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History of Dissection

Why is dissection important?
Dissection of the human body is the only method of direct observation and measurement of the structures, organs, bones, ligaments and tendons that allow the body to function. Direct dissection is a fundamental part of the training of physicians and other care providers. Physicians cannot treat disease or trauma without a complete understanding of anatomy.

Time Line: History of Anatomical Dissection

Third Century BC Greek physicians Herophilus of Chalcedon and Erasistratus of Chios perform human dissections in Alexandria, Egypt. Later, Roman law prohibited dissection and autopsy of the human body. No new dissection studies were done until the early 14th Century.
157 AD Galen of Pergamum (129-c.216 AD) Served as physician to a troop of gladiators maintained by the high priest of Asia; also served as physician to Roman emperor Marcus Aurelius.
162 AD Galen gave public demonstrations in anatomy; dissected and experimented on African monkeys, sheep, pigs and goats.

Galen identified seven pairs of cranial nerves, described heart valves, and differentiated between veins and arteries; showed that arteries carry blood not air.

Prevailing prohibitions on human dissection forced him to dissect animals and led to errors. Galen’s description of the human uterus was based on that of a dog.

1315 Mondino de Liuzzi (1270-1326) performs the first officially sanctioned public dissection in Bologna in the presence of medical students and other spectators; responsible for reviving investigation through dissection and inclusion of dissection in the medical curriculum of the University of Bologna.
1316 Mondino wrote his major work, Anathomia corporis humani, considered the first example of a modern dissection manual and the first true anatomical text; in use for next 250 years.
1490’s Leonardo Da Vinci did dissections in the hospital of Santa Maria Nuova and broadened his anatomical work into a comprehensive study of the structure and function of the human body; worked on an anatomy text that was never published.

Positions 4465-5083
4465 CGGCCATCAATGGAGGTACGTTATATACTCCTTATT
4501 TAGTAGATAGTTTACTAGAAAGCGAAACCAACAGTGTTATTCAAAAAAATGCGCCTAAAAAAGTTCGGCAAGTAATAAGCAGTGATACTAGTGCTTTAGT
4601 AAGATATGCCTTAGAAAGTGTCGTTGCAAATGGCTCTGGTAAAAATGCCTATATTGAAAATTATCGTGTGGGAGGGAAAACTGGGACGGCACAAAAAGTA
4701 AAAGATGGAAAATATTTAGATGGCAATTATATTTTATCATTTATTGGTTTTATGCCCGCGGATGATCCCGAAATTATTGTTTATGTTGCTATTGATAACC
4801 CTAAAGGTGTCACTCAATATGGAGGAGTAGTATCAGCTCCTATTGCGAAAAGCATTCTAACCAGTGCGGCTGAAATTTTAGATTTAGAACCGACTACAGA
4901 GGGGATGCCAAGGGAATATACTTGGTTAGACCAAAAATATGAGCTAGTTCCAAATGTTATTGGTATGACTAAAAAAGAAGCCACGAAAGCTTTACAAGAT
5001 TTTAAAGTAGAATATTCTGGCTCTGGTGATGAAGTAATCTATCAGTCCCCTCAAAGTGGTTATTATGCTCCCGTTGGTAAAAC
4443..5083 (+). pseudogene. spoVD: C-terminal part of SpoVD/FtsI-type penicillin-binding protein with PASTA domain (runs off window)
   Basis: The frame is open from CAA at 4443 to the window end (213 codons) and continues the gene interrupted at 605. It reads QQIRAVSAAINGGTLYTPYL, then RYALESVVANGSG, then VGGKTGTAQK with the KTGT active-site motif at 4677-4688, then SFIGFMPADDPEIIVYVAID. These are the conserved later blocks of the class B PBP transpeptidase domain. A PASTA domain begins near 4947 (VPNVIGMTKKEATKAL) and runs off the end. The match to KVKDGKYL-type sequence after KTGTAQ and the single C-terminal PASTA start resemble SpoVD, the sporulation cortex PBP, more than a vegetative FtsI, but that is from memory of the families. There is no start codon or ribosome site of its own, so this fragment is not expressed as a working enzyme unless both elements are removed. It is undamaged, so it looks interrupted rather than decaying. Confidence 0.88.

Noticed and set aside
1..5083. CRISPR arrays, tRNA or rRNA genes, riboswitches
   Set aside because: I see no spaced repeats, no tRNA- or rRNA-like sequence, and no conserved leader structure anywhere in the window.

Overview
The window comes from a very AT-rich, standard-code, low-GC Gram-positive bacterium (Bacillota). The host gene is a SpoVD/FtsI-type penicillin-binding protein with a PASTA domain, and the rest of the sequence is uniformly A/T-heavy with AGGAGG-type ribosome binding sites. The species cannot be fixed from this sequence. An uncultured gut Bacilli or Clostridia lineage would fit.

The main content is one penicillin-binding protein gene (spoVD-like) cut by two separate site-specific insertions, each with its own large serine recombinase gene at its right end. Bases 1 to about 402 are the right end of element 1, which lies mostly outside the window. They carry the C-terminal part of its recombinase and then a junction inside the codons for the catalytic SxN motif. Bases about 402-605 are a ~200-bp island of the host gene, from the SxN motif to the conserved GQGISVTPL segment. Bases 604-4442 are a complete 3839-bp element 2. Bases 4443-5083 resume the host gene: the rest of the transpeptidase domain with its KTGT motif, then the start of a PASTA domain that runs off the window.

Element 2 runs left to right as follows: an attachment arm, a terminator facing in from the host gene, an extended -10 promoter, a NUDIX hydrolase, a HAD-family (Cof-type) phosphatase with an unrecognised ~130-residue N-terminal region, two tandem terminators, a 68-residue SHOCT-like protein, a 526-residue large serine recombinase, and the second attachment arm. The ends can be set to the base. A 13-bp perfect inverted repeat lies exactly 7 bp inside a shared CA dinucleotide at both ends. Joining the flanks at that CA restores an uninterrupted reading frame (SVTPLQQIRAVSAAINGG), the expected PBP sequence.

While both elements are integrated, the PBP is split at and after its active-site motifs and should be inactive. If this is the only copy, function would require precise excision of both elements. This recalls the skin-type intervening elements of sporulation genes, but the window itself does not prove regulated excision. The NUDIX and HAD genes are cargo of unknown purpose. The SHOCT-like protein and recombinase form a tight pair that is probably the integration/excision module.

1525 Galen’s works printed in Greek in Europe; Latin translations followed quickly.
1543 Andreas Vesalius, (1512-1564) a Belgian physician, publishes The Seven Books on the Structure of the Human Body (De humani corporis farbica libri septem).

Based on careful observations from new dissections, this work began to undermine Galen’s authority. Vesalius performed dissections, directed demonstrations, introduced dissection to medical curriculum.

Copernicus published his concept of the heliocentric system.

1628 William Harvey, by observation and reasoning, developed a theory of the circulation of the blood; published his classic work on anatomy and function, Concerning the Motion of the Heart and Blood, (De Motu Cordis).
1752 Murder Act in Great Britain allowed the bodies of executed murderers to be dissected for anatomical research and education.
Mid-18th Century In England, the Royal College of Physicians and the Company of Barber Surgeons were the only organizations permitted to carry out dissections.
1761 Italian anatomist Giovanni Battisti Morgagni published The Seats and Causes of Diseases Investigated by Anatomy (De Sedibus et Causis Morborum per Anatomen Indagatis). The work contained records of 640 dissections.

A widely respected physician, Morgagni was the first to show the necessity of basing diagnosis and treatment on a comprehensive knowledge of anatomy; considered the father of modern autopsy.

1832 Anatomy Act in the United Kingdom allowed physicians and surgeons to have legal access to corpses that were unclaimed after death, particularly those who died in prison or workhouse. A person could donate a next of kin’s corpse in exchange for burial at the expense of the person accepting the body.
1858 Henry Gray published first edition of his Anatomy: Descriptive and Surgical, later known simply as Gray’s Anatomy. The work covered 750 pages and contained 363 figures. The success of the book was due to the excellence of its illustrations. A second edition was prepared by Gray and published in 1860. The 40th edition was published in 2008.
1885 Illinois Cadaver Act passed allowing for bodies that will be buried at public expense to be transferred for research and educational purposes in Illinois.
1910 Flexner Report in US, dissection becomes an established requirement in the medical school curriculum.
1918 Forerunner of AGA is established at the Demonstrators Society in Chicago, intended to accept donations and to provide cadavers to the city’s medical schools and other institutions.
1990’s New preservation techniques are developed, such as plastination and latex injection, to preserve anatomical specimens for much longer periods of time.
1994 The National Library of Medicine (NLM) within the National Institutes of Health uses images for clinical medicine and biomedical research. The Visible Human Project was designed to build a digital image library of volumetric data representing complete, normal adult male and female anatomy.



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